G. K. Chesterton once said that he had been “indefensibly” happy for most of his life. There is a note, not simply of happiness, but of joy, in much of what he wrote; but what meaning should one give to this happiness? Is there a self-delighting, whimsical, even wilful obliviousness in the merriness of Chesterton? Was he just a bit silly? T. S. Eliot once said that he found the cheerfulness of Chesterton entirely “depressing”. Yet Chesterton claimed that his levity came from his deepest beliefs: “Christianity is itself so jolly a thing that it fills the possessor of it with a certain silly exuberance, which sad and high-minded Rationalists might reasonably mistake for mere buffoonery and blasphemy; just as their prototypes, the sad and high-minded Stoics of old Rome, did mistake the Christian joyousness for buffoonery and blasphemy”. That is, of course, the sort of thing that Chesterton often said, the sort of thing not likely to satisfy anyone in a captious mood. (T. S. Eliot had been a Christian for just under a year when he said that he found Chesterton depressing; but then it is difficult to imagine Eliot ever being wholly in sympathy with the high spirits of Chesterton.) It could be that Chesterton saw Christianity as “jolly” because he was temperamentally inclined to be cheerful; but it could also be that this made him responsive to something essential in Christianity.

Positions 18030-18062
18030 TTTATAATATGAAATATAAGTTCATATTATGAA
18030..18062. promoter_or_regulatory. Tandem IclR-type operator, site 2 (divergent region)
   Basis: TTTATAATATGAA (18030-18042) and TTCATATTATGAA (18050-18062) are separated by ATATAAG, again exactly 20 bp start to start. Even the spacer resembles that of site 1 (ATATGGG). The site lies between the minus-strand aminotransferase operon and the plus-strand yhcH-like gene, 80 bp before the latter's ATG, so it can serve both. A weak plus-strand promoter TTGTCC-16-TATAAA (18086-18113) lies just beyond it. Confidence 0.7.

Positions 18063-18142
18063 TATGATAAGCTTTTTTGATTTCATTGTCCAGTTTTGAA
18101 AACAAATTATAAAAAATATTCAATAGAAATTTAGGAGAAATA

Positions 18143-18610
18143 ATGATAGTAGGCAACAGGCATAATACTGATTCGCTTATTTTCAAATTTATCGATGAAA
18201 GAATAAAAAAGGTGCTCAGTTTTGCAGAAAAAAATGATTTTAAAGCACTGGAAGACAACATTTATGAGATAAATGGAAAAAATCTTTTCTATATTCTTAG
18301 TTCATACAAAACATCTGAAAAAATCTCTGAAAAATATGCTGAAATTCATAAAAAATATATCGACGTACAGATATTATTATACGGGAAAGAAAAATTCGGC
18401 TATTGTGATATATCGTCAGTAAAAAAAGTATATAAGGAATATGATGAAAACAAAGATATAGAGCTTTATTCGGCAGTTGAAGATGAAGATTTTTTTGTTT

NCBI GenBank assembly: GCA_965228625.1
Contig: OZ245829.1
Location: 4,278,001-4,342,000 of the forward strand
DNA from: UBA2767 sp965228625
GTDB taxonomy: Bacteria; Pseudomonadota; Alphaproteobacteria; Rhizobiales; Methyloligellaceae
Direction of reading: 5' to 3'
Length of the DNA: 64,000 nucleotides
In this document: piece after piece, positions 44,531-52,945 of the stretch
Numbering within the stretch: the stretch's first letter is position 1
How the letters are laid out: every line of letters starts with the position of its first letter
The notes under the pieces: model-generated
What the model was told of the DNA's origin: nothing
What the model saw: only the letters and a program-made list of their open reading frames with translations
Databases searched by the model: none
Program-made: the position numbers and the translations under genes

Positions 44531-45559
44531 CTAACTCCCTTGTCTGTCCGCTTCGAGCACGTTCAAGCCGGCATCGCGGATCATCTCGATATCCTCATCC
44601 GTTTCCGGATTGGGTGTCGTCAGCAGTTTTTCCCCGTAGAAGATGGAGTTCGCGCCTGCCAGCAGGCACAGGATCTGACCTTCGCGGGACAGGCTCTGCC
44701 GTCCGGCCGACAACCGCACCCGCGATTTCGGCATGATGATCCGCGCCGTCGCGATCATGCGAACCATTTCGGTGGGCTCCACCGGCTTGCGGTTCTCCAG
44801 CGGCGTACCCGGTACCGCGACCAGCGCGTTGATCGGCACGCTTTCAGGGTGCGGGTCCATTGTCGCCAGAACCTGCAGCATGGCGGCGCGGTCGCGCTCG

More from Bernard Manzo at the TLS here.